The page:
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Beet juice, an evidence-based aid for athletes

Athletes from the beginning of time have explored numerous avenues to get a performance edge – legally and illegally. One popular aid in recent years has been beet juice. What’s so special about beet juice? The nitrates it possesses.

In 2007, researchers from the Swedish School of Sport and Health Sciences found that cyclists and triathletes supplemented with sodium nitrate had a lower oxygen demand when they worked out when compared to placebo (salt pill).

Researchers in the sports science field then began testing food sources (beets and leafy green vegetables) high in nitrate to explore their effects on performance.

Nitrate on its own does little. But when consumed in the diet, nitrate is then converted into nitric oxide in the gut. Once in the muscle, nitric oxide can improve muscle contraction efficiency and energy generation by mitochondria. Both could contribute to the lowered oxygen cost of exercise. Nitric oxide is also a known vasodilator, which improves oxygenated blood transport from the heart to muscles.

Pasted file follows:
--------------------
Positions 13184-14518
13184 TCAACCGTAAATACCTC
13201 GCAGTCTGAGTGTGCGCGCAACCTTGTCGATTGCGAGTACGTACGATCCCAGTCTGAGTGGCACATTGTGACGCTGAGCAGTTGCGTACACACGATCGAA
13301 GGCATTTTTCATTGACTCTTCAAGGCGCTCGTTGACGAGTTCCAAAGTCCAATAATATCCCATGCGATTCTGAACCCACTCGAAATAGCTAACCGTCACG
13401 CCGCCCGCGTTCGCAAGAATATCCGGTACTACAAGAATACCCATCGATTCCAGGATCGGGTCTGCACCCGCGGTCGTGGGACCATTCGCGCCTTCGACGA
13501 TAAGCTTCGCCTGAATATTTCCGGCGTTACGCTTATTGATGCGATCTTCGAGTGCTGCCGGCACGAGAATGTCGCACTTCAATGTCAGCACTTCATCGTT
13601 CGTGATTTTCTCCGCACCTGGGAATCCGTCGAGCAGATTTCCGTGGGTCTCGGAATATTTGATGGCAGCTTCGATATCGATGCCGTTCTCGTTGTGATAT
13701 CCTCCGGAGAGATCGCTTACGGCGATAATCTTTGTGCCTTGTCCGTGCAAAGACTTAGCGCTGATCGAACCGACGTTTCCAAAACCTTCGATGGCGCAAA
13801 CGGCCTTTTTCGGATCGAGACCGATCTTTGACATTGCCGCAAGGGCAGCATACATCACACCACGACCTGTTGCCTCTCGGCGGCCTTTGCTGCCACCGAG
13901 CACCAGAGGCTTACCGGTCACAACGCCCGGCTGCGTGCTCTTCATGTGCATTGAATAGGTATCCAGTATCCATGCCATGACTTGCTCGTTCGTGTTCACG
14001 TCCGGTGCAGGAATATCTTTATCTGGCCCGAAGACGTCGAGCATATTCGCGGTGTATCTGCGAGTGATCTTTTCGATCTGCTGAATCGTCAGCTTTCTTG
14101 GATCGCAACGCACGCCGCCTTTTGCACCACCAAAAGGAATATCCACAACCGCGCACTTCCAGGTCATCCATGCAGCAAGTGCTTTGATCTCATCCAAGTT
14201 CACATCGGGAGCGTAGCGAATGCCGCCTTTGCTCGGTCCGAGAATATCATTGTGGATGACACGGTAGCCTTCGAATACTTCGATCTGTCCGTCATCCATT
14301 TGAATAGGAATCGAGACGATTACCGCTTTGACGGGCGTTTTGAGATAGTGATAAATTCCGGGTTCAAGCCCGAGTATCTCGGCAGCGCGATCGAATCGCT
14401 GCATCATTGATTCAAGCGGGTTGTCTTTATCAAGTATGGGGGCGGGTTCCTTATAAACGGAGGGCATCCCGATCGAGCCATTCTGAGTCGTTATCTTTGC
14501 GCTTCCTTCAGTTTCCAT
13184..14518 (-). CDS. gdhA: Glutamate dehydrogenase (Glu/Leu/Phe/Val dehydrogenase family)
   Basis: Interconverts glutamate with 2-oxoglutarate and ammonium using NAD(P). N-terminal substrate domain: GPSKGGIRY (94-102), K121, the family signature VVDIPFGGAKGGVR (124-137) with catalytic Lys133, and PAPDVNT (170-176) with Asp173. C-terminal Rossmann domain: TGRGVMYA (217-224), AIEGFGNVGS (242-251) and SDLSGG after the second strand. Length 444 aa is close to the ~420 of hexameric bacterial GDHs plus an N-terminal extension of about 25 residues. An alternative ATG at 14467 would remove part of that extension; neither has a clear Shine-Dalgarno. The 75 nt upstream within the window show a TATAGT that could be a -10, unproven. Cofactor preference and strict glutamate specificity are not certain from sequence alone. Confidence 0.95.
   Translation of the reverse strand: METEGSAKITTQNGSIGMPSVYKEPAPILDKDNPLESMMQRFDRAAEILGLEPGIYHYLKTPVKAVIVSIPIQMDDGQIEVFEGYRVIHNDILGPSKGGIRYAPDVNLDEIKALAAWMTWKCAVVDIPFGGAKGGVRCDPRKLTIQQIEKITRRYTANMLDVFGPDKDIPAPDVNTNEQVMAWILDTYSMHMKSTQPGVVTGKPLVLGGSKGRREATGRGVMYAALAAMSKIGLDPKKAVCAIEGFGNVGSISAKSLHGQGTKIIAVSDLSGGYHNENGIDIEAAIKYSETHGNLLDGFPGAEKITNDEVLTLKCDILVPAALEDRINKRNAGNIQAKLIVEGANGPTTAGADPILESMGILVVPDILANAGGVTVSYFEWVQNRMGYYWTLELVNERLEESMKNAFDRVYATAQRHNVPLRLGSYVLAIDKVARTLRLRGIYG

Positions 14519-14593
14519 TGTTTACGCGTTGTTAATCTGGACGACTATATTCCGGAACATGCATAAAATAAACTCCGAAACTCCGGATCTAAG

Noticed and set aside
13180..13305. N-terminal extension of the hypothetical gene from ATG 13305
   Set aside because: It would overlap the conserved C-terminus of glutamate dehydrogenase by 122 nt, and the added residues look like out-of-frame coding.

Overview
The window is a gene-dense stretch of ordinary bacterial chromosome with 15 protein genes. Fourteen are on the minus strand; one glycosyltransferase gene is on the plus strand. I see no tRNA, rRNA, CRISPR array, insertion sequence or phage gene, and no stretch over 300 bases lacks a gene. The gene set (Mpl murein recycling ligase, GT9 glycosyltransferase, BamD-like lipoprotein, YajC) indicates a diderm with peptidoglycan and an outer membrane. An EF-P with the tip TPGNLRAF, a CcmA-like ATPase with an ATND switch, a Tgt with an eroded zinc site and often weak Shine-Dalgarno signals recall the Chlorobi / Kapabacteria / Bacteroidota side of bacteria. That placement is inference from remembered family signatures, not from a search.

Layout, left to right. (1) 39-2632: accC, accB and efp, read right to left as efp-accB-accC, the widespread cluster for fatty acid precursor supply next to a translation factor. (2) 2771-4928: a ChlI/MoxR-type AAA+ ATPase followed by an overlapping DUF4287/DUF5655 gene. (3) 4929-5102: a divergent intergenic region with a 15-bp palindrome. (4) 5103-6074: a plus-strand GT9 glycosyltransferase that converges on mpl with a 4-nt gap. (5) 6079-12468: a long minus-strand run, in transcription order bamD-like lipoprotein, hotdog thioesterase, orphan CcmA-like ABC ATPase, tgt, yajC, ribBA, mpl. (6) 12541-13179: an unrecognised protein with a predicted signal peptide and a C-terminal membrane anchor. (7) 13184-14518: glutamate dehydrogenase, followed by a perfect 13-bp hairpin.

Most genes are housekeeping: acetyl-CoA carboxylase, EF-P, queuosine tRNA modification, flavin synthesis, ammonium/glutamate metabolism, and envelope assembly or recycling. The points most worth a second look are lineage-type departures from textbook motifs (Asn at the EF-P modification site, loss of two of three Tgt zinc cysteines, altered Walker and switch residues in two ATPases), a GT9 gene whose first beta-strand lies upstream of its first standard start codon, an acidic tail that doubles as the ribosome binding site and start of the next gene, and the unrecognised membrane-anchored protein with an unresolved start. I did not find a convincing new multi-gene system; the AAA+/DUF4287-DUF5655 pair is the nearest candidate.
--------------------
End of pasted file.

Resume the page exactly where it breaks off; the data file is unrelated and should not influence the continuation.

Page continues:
After many experiments on mainly endurance athletes, researchers concluded that beet juice supplementation lowers the oxygen demand of exercise and improves performance. Beet juice was found to be the most effective when consumed two to three hours before training. A cup of beet juice equates to roughly 300 milligrams of nitrite. Studies prove that consumption of 300 to 500 milligrams of dietary nitrate led to a 1 to 3 percent improvement in performance — significant enough for a competitive edge. Note: beet juice is high in oxalates – naturally occurring substances that form crystals in your urine.

Although solid vegetables aren’t usually used in these studies, they can be effective too. Beetroot and spinach contain about 250 mg of nitrate per 100 grams.